“Samuel Cooke, a 34-year-old crippled computer geek joins a Northern California high school’s faculty to teach programming classes after taking a 10% stake in the successful software firm that formerly employed him. Despite being warned against gym teacher Greta Cassamajor, a 46-year-old who towers over and outweighs him, he feels strangely attracted to her. Recognizing Greta’s prickly nature and uncompromising attitude, Samuel nonetheless sets out to navigate a relationship with her. He has the outward social graces she lacks, but hidden underneath is fear, anger, and self-pity, particularly over the congenital birth defect that forces him to use elbow crutches and ankle braces. While Samuel faces the school’s unprincipled principal, outdated computers, and difficult students, Greta proves remarkably perceptive and caring.” (Adapted from Syndetics summary)

Syndetics book coverKat jumps the shark / Melinda Houston.
“Kat Kelly reckons she’s got life sorted. She has a man who cooks and does the dishes. A stepdaughter she adores. And her dream job: scouting locations for a TV production company. All the big dramas are behind her, or so she thought but before she knows it, Kat is out of love and has nowhere to live. Between her ditzy new intern and an amorous ex-footballer, work isn’t much better. And just when things couldn’t get any worse, disaster strikes Kat’s set, sending her spinning totally out of control.” (Adapted from

Syndetics book coverThe lost child / Suzanne McCourt.
“Sylvie is five. It’s the 1950s and she lives in Burley Point, a fishing village south of the Coorong on Australia’s wild southern coast. She worships her older brother Dunc. She tries to make sense of her brooding mother, and her moody father who abandons the family to visit The Trollop, Layle Lewis, who lives across the lagoon.It’s hard to keep secrets in a small town, but when Dunc goes missing, Sylvie is terrified that she is the cause. Now her father is angry all the time; her mother won’t leave the house or stop cleaning. The bush and the birds and the endless beach are Sylvie’s only salvation, apart from her teacher, Miss Taylor.” (Adapted from Syndetics summary)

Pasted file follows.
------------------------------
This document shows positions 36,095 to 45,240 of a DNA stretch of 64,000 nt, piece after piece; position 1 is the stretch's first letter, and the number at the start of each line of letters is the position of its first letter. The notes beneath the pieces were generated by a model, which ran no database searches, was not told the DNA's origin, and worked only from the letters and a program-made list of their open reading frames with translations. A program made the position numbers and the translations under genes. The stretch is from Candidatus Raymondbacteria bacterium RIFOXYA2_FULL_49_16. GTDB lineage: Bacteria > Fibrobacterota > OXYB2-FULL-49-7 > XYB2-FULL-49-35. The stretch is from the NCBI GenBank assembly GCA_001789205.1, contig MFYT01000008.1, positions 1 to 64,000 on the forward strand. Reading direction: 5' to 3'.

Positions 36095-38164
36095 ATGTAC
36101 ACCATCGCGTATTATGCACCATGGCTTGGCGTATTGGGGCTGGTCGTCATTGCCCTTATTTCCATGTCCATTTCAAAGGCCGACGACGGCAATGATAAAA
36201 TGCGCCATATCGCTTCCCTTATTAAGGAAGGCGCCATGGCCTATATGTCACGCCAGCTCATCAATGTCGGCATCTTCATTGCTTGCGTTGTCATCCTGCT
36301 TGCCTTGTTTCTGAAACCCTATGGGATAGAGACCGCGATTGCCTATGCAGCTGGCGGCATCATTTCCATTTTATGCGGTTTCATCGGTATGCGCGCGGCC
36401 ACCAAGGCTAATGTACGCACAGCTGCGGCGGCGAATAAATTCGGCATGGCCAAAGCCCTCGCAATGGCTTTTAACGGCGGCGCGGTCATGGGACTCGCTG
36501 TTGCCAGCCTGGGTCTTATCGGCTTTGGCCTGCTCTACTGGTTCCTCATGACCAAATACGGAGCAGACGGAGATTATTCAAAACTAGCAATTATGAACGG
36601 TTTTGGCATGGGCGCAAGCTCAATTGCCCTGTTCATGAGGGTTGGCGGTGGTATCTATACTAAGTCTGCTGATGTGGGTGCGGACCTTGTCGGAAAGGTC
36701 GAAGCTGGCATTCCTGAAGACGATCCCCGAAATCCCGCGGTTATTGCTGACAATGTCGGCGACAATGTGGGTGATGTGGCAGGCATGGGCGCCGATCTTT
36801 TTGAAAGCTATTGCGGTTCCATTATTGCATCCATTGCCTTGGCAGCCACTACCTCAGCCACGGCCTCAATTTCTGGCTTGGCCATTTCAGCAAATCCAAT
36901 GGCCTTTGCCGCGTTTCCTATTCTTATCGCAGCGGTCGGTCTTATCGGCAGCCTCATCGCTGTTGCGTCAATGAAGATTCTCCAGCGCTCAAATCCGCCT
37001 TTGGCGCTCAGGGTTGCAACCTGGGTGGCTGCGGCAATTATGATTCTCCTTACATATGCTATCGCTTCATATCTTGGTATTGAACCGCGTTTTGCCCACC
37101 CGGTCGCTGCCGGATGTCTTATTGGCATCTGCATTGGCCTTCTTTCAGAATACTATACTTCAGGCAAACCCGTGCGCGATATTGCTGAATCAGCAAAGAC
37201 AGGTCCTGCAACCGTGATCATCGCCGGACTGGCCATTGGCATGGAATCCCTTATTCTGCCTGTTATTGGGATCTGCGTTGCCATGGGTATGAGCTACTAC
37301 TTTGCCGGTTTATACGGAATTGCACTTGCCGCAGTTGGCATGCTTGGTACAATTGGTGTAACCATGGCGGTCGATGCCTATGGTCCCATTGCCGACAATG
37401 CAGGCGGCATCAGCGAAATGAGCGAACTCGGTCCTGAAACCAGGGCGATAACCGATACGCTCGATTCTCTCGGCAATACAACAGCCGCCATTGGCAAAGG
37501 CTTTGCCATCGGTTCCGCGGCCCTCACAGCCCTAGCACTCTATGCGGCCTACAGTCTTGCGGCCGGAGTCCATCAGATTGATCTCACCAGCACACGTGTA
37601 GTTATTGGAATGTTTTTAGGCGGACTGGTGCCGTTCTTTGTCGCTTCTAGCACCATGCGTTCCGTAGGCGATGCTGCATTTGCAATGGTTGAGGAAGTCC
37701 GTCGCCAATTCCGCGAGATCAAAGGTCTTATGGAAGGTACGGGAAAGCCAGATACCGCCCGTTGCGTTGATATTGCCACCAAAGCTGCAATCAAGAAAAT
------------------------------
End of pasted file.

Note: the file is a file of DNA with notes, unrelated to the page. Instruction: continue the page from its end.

Syndetics book coverThe weight of blood : a novel / Laura McHugh.
“Seventeen-year-old Lucy Dane, from Henbane, Montana, is grieving for her murdered friend, Cheri, and her mother, Lila, who vanished soon after Lucy was born. Determined to solve both mysteries, Lucy never realizes just how close the answers might lie. Her father, Carl, and her uncle, Crete, are not forthcoming about what they know, which only makes her more curious. Lucy uncovers evidence that puts her in jeopardy, leading to sudden and surprising violence.” (Adapted from Syndetics summary)

Syndetics book coverThe undertaking / Audrey Magee.
“Peter Faber, a German soldier on the Russian front, is pledging his life to a stranger thousands of miles away in Berlin. Having never met, Peter and Katharina are getting married, a contract of business rather than of love, he earns ten days respite from the war for his ‘honeymoon’ while she is promised a widow’s pension if he dies. In only ten days the two strangers fall in love and commit themselves to a future together living under the bright promises of Nazism. However, when Peter rejoins his unit in Russia, the bitter winter rapidly chills the heat of his politics. As his comrades begin to die, he loses sight of why Berlin has sent so many young men to their deaths in the snow drifts outside Stalingrad. Meanwhile, goaded on by her desperate and self-delusional parents, Katherina is ruthlessly working her way up the Nazi Party hierarchy, wedding herself and her young husband to a regime that will bury them if it ever falls.” (Adapted from Syndetics summary)